TV Review: Harry Wild is a cosy murder mystery elevated by a relatable and amusing main character

Harry Wild

The British have always excelled at the cosy murder mystery – the sort you watch routinely on a weeknight with a cup of tea – but this time its Ireland that’s produced a stellar addition to the genre. Giving off strong Rosemary & Thyme vibes, the Acorn TV original Harry Wild stars Jane Seymour as Harriet ‘Harry’ Wild, a retired university professor who begins not-so-reluctantly solving local murders around Dublin. 

Harry Wild is delightfully wholesome, the sort of murder mystery where people recover surprisingly quickly after seeing crime scenes and there’s always time for cheesy banter between the quirky cast of characters. Plenty of these conversations occur between Harry and her new friend, Fergus (Rohan Nedd), a young man she enlists as her side-kick after he mugs her in the first episode. There’s also her son, Charlie (Kevin Ryan), the perpetually disapproving police detective, who adds amusing family tension to the storyline.

By far the best part of the series is Harry herself, an unapologetic woman who has the sort of lifestyle we see many male characters leading in similar shows. Harry is strong-willed and confident, makes crude jokes, has never been married, enjoys steamy make-out sessions with younger men, and drinks whisky like an expert. She’s a refreshingly modern departure from a long list of mature female sleuths.

Harry Wild is almost episodic, with each instalment featuring a new mystery for Harry to solve. The plots are imaginative enough, yet the show suffers from frequent expositional conversations between the villains and Harry, where you wonder why they’re telling her everything halfway through an episode. There are also conversations between Harry and her accomplices where she spells out the mystery so clearly that it becomes long-winded and unnecessary. 

The show has quite a romanticised outlook, with scenes occurring in pretty, sunny parts of Dublin and Harry’s local hangout, a cosy pub called ‘The Hairy Goose’. A few of the plot points are rather squeaky clean as well, like when Harry, her granddaughter Lola (Rose O’Neill), and Fergus go undercover to a posh boarding school. The scene includes a clichéd clothes shopping montage and the trio arriving in an over-the-top limousine. Rather than making the whole show more light-hearted, cheesy moments like this clash with the darker plotlines. To do this well there needs to be a delicate balance between darkness and fluff, and this hasn’t been achieved consistently.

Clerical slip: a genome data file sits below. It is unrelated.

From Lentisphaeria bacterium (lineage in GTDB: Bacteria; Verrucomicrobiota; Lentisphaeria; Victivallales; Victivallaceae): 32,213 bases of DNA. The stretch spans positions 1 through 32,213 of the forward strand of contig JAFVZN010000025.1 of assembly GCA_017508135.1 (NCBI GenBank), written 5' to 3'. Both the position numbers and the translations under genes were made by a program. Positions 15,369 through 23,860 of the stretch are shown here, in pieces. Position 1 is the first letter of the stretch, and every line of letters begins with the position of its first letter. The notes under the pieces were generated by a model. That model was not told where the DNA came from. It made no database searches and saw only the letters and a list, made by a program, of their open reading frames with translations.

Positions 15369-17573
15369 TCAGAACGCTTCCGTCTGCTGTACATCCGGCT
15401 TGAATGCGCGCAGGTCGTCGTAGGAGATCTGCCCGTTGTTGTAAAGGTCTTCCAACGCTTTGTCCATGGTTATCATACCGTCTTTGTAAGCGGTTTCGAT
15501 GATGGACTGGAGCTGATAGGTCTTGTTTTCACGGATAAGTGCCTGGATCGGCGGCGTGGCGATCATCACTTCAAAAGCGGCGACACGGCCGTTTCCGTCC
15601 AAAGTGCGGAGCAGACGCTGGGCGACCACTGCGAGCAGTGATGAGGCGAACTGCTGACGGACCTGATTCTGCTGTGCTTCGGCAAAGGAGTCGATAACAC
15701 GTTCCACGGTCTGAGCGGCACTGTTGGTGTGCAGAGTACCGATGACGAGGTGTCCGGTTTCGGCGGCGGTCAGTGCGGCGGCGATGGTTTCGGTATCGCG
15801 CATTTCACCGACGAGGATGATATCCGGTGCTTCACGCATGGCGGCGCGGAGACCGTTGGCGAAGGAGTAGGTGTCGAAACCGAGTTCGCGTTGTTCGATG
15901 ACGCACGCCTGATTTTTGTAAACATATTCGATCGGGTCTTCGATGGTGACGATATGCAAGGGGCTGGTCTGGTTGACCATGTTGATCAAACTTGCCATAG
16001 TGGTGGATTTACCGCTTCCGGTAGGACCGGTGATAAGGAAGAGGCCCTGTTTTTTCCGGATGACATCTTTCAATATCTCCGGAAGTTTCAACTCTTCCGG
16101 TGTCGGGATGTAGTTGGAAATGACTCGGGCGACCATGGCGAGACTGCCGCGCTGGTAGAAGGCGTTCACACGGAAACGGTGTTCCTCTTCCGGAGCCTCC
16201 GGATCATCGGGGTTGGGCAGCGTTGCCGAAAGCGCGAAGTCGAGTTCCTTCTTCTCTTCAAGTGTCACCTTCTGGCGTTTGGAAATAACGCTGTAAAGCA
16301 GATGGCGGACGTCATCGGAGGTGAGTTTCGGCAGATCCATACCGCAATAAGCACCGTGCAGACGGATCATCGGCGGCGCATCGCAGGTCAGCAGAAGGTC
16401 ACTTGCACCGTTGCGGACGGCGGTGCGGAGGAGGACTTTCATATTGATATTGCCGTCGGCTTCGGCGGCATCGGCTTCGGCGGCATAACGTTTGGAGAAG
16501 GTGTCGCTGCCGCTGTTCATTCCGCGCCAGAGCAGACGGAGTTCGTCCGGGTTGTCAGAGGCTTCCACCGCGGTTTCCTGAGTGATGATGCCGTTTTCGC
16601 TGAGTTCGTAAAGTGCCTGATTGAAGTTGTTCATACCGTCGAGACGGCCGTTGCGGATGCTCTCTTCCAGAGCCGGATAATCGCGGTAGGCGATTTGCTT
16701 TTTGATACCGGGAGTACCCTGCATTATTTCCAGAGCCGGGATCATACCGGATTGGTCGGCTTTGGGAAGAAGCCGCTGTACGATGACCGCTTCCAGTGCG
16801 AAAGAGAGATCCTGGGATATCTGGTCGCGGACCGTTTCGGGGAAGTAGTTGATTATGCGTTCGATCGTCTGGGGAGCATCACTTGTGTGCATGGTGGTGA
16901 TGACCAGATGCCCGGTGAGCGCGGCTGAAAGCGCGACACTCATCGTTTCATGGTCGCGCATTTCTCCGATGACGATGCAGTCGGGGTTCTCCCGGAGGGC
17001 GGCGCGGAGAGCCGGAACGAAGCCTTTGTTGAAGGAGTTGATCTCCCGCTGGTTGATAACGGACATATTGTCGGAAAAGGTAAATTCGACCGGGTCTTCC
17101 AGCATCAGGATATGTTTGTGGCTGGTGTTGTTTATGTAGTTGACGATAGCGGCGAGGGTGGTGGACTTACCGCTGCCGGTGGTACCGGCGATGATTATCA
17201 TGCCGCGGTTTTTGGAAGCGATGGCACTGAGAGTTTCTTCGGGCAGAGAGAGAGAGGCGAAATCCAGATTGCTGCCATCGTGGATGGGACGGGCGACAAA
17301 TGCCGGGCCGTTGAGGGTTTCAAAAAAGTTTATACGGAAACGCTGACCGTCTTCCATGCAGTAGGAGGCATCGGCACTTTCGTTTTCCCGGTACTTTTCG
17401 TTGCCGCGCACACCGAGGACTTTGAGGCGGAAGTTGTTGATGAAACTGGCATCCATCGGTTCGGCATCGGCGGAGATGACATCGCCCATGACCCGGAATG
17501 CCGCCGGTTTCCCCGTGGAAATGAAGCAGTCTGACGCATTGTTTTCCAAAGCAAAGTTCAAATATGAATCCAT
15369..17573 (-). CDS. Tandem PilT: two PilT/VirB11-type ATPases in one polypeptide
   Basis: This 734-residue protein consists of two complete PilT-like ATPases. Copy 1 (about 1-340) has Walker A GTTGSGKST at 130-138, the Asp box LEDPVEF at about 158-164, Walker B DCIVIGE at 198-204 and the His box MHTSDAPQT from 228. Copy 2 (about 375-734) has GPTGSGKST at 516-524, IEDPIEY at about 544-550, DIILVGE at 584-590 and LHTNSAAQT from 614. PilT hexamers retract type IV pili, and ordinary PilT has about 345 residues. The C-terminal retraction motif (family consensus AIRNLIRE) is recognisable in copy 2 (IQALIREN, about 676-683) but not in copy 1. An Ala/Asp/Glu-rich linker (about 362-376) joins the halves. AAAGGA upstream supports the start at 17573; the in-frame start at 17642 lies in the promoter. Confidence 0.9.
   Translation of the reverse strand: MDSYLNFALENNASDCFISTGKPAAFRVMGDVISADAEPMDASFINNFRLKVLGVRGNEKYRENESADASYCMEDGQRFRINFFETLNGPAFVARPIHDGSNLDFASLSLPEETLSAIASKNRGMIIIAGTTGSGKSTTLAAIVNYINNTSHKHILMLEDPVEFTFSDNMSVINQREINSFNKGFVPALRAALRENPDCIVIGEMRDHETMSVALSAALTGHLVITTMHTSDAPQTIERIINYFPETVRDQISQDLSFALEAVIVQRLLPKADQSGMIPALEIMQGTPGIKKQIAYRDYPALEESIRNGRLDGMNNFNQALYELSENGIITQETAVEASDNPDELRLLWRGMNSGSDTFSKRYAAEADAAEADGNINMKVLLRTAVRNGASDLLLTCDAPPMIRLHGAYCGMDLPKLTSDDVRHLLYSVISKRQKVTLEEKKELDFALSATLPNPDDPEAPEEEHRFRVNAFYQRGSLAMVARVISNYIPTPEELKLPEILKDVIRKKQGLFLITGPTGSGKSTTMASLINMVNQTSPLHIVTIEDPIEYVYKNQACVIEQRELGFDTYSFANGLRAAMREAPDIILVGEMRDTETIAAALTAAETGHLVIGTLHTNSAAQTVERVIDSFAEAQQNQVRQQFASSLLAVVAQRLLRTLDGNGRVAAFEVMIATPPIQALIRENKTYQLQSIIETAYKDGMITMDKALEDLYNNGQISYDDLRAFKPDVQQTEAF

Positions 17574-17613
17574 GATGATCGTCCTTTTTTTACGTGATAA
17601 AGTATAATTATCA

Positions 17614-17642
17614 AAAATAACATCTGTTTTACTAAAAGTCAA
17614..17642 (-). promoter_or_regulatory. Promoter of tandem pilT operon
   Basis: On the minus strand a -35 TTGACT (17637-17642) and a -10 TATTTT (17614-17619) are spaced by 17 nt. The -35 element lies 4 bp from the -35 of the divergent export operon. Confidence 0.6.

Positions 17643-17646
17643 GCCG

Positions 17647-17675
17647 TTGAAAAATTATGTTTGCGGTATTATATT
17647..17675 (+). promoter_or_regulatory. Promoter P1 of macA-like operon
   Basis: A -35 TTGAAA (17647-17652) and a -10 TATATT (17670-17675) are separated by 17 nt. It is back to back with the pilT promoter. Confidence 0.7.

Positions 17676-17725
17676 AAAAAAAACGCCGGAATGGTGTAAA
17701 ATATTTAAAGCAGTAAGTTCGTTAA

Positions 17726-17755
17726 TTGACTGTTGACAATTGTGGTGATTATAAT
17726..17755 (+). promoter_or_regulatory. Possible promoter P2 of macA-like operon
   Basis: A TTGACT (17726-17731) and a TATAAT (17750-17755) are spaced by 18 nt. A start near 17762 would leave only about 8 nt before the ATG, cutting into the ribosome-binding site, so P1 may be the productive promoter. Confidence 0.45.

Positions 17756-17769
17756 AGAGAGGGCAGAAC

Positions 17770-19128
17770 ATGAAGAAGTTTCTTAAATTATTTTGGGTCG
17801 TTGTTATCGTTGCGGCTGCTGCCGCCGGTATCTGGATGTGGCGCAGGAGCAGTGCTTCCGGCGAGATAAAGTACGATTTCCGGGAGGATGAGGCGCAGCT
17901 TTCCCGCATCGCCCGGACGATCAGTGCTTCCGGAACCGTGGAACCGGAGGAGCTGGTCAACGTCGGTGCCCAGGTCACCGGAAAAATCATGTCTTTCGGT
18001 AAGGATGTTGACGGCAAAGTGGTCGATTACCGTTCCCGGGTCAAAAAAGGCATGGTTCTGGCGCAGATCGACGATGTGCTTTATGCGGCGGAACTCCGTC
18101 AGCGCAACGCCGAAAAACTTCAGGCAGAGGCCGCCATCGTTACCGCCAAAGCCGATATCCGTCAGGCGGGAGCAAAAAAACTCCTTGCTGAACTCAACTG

Another problem is that Harry’s life is extremely comfortable and middle-class. We often see her lounging with a glass of wine in her richly furnished house and buying expensive items without question. However, this rose-tinted viewpoint suits the genre and makes everything feel safe and comfortable – even when bloody murders are occurring. Also, the privileged perspective is mitigated by the inclusion of Fergus, whose family is working class and live in a more relatable part of the city. 

Although there’s some exposition and a reasonably slow pace, Harry Wild is bolstered by Jane Seymour’s entertaining performance as Harry and the character’s refreshingly modern qualities. The show succeeds as a pleasant, light-hearted murder mystery series, providing the kind of comforting escapism we need right now. 

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The first two episodes of Harry Wild will be available on Acorn TV from April 4, with two more episodes of the eight-part series being released each Monday.